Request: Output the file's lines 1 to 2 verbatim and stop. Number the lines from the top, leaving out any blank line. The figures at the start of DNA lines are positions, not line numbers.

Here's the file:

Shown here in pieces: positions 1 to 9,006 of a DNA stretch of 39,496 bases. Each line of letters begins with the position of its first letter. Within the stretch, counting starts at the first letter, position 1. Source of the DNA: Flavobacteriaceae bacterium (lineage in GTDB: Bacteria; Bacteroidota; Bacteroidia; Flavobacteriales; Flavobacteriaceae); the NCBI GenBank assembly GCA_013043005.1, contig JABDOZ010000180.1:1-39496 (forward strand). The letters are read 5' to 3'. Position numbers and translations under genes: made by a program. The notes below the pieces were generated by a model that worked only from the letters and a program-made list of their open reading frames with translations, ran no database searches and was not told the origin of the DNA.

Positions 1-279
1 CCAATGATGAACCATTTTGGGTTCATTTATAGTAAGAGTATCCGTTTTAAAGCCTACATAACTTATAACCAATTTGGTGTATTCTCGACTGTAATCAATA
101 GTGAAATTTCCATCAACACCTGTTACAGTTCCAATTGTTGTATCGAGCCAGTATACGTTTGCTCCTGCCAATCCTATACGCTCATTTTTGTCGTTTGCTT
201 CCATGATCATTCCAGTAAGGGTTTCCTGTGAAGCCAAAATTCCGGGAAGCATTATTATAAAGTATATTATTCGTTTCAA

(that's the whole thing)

Shown here in pieces: positions 1 to 9,006 of a DNA stretch of 39,496 bases. Each line of letters begins with the position of its first letter. Within the stretch, counting starts at the first letter, position 1. Source of the DNA: Flavobacteriaceae bacterium (lineage in GTDB: Bacteria; Bacteroidota; Bacteroidia; Flavobacteriales; Flavobacteriaceae); the NCBI GenBank assembly GCA_013043005.1, contig JABDOZ010000180.1:1-39496 (forward strand). The letters are read 5' to 3'. Position numbers and translations under genes: made by a program. The notes below the pieces were generated by a model that worked only from the letters and a program-made list of their open reading frames with translations, ran no database searches and was not told the origin of the DNA.

Positions 1-279